If you watched the Oscars on ABC earlier this month, something rather important was missing from the broadcast. No, I’m not talking about a host. I’m talking about Frida Mom‘s ad elevating conversation around the realities of postpartum recovery, which was rejected from running during the Academy Awards because it was deemed “too graphic.”
Frida, which originated as a brand of care products to support parents and their little ones (known as Frida Baby), released their Frida Mom collection to offer women the “hospital bag” necessities they need to assuage as much labor and postpartum discomfort as possible. Their products include disposable postpartum underwear for perineal or c-section recovery, an upside down peri bottle to easily cleanse and relieve the perineum, witch hazel cooling pad liners and healing foam, and more. Chelsea Hirschhorn, CEO of Frida and dear Mama Glow friend, told us “This past summer, we launched Frida Mom to prepare women for the physical transformation that coincides with a delicate physical transition into motherhood. Our products help women navigate the otherwise daunting postpartum recovery process. In service of that mission, we created a raw and honest portrayal of what women can expect to experience.”
You only need to watch the 60-second commercial once to recognize its mission and appreciate that Frida Mom, in producing it, was seizing an opportunity to reach as many moms (past, present, and future) as possible to let them know that postpartum doesn’t have to be the isolating and overwhelming experience that so many continue to face. Hirschhorn said that they targeted the Oscar’s audience with their ad because “The spirit of the Oscars is to recognize storytelling at the highest level, and so we assumed that the raw authenticity and emotion of our ad would warrant distribution to its audience of 18 million women.”And yet, while the industry remains ever-willing to depict the sensuality of a woman’s body, the act of childbirth in film is almost always watered down and danced around, a choice undoubtedly made in favor of the male gaze rather than a female audience who could actually learn from and feel seen by a more honest and realistic representation.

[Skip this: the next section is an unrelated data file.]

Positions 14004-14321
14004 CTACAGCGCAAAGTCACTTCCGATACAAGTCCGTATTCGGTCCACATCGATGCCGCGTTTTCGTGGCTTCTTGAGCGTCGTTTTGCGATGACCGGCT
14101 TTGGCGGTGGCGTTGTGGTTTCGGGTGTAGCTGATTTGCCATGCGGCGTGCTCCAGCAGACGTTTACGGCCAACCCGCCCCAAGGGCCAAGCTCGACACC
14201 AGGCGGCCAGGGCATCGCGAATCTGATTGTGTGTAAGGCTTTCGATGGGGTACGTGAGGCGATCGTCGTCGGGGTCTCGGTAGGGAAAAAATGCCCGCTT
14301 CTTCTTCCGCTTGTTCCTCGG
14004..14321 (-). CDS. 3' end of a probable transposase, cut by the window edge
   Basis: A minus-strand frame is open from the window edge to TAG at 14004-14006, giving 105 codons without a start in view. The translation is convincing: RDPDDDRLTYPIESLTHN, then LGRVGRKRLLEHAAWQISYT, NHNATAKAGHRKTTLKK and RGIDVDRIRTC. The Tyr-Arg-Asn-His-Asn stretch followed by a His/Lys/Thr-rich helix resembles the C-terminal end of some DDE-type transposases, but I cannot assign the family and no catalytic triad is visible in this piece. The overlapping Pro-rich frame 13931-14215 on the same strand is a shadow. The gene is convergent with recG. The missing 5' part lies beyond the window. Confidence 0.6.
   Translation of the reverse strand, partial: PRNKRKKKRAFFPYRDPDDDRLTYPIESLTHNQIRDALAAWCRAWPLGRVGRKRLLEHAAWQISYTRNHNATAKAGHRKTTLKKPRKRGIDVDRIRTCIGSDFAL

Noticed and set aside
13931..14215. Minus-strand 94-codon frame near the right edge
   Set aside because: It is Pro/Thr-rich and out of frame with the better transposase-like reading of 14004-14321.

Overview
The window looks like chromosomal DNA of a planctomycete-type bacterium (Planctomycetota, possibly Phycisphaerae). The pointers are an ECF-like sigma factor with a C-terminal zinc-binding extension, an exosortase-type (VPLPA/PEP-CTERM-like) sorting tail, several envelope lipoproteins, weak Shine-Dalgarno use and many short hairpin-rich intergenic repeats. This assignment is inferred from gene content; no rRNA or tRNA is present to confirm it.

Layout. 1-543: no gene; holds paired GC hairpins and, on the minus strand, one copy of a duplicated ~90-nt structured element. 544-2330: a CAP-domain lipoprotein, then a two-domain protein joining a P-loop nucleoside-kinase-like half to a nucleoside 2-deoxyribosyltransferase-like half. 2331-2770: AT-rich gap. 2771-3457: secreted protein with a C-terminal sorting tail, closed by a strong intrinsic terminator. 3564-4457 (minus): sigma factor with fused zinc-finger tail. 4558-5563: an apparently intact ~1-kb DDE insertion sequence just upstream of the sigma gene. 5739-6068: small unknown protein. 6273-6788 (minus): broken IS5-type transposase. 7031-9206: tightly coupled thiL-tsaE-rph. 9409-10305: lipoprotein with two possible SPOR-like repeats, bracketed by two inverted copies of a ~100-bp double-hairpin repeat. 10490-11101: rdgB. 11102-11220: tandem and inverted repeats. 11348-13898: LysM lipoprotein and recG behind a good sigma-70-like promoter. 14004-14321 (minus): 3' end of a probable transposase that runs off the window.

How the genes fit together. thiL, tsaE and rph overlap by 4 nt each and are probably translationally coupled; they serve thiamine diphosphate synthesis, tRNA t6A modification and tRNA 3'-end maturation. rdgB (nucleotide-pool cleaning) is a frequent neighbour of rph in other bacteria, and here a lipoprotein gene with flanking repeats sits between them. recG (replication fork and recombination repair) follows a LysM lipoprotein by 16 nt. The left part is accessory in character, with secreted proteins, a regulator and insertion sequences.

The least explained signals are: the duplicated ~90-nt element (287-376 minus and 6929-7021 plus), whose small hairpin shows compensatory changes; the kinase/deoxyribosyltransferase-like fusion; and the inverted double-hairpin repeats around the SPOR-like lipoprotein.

When the ad was banned from airing on ABC during the Oscars broadcast, Hirschhorn said “We weren’t surprised it was ultimately flagged because it’s the unfortunate reality of the filtered world we live in. However, when the rejection was communicated via e-mail in the context of an analogy between feminine hygiene and ‘guns, ammunition’ and ‘lewd or sexual’ content, we began to explore alternative tactics to amplify the message.” Hirshhorn acknowledged that “this latest Oscars rejection feels like a small step backward from a channel that has the audience and reach to meaningfully further this progress,” but asserted that it did not deter the Frida Mom team from finding other channels to reach their intended audience and make a difference.
Frida Mom took to social media to share their message by uploading the video to their Instagram account, which currently boasts over 123,000 followers. Before the minute-long commercial begins, they have included a message explaining the rejection to anyone who isn’t already privy to the controversy. It reads: